Iggy Pop was filmed doing a walking tour of his neighborhood (he lived at Christodora House during this time) in the early 90’s in downtown New York City.
If I was going to envy a situation it would be not having had any money to buy property in downtown NYC in the early-mid 90’s. There were 1 BR condos near SoHo going for $200k in new buildings.
To give you an idea of what it was like to live in NYC as a younger person clubs were more about dressing outrageously to get in vs. bottle service, people still danced, there were less tourists, graffiti could be found on buildings and there were still regular coffeeshop/diner places. I found a 2BR apartment for rent on Chrystie and Elizabeth through a broker for $1025 that was double the size of an average space. All I did was walk in to a rental office out of curiosity. This place was huge! I doubt it would even be available today at a rent less than $5K/mo. There was a living room AND a dining room, 2 full bedrooms and bathrooms!!! I later figured out the entire building likely had been evicted or something because everything was brand new, including appliances which was unheard of.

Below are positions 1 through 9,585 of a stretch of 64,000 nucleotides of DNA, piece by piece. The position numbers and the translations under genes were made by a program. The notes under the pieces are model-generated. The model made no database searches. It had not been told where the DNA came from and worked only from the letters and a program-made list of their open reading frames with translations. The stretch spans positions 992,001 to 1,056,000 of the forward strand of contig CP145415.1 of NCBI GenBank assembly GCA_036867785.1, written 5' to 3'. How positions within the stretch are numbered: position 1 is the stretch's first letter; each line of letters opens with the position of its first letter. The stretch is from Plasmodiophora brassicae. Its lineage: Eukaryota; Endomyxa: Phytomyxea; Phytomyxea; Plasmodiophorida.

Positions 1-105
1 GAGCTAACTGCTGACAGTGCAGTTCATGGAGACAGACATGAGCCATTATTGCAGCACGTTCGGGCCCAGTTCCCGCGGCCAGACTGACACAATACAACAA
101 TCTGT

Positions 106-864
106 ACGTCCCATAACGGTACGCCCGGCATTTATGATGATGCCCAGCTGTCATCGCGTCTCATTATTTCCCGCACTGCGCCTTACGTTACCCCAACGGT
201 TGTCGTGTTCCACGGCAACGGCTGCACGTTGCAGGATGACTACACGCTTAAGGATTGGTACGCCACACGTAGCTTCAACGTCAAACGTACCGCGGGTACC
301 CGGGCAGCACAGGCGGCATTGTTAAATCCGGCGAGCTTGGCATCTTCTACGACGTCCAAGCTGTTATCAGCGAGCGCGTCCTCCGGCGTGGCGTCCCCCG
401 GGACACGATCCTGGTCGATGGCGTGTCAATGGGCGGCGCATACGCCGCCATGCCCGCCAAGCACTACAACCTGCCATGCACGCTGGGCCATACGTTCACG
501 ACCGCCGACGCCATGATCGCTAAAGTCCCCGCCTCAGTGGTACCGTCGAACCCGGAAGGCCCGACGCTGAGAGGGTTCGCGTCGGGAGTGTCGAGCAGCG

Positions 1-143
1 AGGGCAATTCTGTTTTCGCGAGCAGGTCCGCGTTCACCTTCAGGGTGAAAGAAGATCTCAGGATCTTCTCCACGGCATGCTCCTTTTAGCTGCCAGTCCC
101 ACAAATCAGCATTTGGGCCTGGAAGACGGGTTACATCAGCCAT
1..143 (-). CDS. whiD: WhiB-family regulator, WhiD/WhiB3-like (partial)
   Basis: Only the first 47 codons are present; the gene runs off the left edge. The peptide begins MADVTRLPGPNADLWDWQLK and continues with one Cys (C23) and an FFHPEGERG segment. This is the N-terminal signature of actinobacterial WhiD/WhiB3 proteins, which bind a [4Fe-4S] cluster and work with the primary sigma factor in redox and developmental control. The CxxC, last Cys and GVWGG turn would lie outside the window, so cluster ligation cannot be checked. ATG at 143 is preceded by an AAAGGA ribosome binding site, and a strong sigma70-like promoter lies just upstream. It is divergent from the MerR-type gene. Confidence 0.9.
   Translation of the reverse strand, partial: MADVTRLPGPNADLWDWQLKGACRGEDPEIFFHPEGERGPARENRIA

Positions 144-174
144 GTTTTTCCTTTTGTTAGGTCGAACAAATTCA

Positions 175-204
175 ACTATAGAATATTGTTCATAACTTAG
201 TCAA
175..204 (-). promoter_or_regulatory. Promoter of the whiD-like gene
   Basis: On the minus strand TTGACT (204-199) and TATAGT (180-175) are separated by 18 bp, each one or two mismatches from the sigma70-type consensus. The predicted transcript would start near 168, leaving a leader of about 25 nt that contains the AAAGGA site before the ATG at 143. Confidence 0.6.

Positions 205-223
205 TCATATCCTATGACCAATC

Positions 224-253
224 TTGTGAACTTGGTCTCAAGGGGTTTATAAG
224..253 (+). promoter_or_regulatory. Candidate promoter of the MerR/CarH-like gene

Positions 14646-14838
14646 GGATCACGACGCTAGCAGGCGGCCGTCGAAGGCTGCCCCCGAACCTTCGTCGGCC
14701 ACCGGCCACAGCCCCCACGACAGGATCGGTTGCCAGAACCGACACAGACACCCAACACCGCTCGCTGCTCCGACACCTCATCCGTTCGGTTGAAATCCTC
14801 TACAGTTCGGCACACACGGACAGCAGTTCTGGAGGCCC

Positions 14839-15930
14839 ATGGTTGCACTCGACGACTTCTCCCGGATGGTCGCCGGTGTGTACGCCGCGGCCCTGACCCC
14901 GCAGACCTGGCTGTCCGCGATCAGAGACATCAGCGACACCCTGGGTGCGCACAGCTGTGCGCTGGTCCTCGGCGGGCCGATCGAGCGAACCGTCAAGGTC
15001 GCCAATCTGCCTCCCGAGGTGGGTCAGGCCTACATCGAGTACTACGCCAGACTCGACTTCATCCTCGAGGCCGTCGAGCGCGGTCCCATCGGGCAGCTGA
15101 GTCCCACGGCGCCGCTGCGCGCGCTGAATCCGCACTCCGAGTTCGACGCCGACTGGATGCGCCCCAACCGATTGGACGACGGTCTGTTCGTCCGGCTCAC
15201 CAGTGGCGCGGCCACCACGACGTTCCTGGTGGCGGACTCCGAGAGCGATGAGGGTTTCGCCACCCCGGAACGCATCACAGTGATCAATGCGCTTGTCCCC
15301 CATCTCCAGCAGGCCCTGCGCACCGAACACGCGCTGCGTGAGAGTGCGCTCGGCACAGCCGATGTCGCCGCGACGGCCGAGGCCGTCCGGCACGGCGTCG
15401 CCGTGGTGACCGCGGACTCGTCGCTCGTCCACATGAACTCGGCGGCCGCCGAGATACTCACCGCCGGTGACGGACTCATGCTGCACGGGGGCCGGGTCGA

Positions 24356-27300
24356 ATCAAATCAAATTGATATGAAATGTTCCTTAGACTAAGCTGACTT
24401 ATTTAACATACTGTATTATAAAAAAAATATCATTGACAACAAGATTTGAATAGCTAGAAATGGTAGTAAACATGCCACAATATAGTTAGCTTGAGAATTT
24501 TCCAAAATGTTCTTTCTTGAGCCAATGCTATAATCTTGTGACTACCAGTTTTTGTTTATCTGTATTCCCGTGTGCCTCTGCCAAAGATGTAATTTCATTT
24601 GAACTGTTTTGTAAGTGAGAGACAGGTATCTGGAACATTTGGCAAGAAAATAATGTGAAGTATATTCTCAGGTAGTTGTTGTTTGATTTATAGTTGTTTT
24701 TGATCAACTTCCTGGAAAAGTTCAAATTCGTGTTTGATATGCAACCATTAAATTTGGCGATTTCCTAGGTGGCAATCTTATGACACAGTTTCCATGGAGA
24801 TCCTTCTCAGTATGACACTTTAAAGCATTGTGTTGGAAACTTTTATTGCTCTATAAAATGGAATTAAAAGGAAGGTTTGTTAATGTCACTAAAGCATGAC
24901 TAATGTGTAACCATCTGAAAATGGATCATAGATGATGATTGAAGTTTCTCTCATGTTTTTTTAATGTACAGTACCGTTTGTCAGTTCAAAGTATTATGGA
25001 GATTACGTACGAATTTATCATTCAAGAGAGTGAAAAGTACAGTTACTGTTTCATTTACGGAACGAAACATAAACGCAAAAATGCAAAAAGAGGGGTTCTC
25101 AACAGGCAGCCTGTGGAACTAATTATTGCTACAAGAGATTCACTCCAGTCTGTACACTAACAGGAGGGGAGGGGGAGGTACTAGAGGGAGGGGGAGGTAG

FYI, there were still remnants of crack viles and drug activity at Chrystie Park and the closest train was the F line and a good 5 block walk. I could not get ANYONE to move with me to the Lower East Side at this time. I sorta cried over not being able to take that apartment.
I’m sharing because the interview turned quite insightful with Iggy being asked about Ice T and a discussion about law enforcement that definitely resonates considering certain events going on right now.
David Dinkins was Mayor and did a great job, though he was basically sold out by the same white ‘liberal’ media that had praised him once he took office. New Yorkers often refer to NYC as “pre and post-Giuliani NY” for reasons! A few years later he got rid of all the homeless people living in Thompson Square Park (and soon removed their visibility from the rest of City) literally overnight one evening.
You could still see Rocky Horror Picture Show on Friday nights at the 8th Street Playhouse and go to CBGBs for example. Then the mass evictions started and the super rich people and developers took over lower Manhattan and rents skyrocketed along with the costs of many perks that made living there special.
Despite all of this, the Lower East Side does still look very old, many of the buildings show their age on the outside at least and the sense of history remains on the small side streets even as many other aspects about NYC have changed.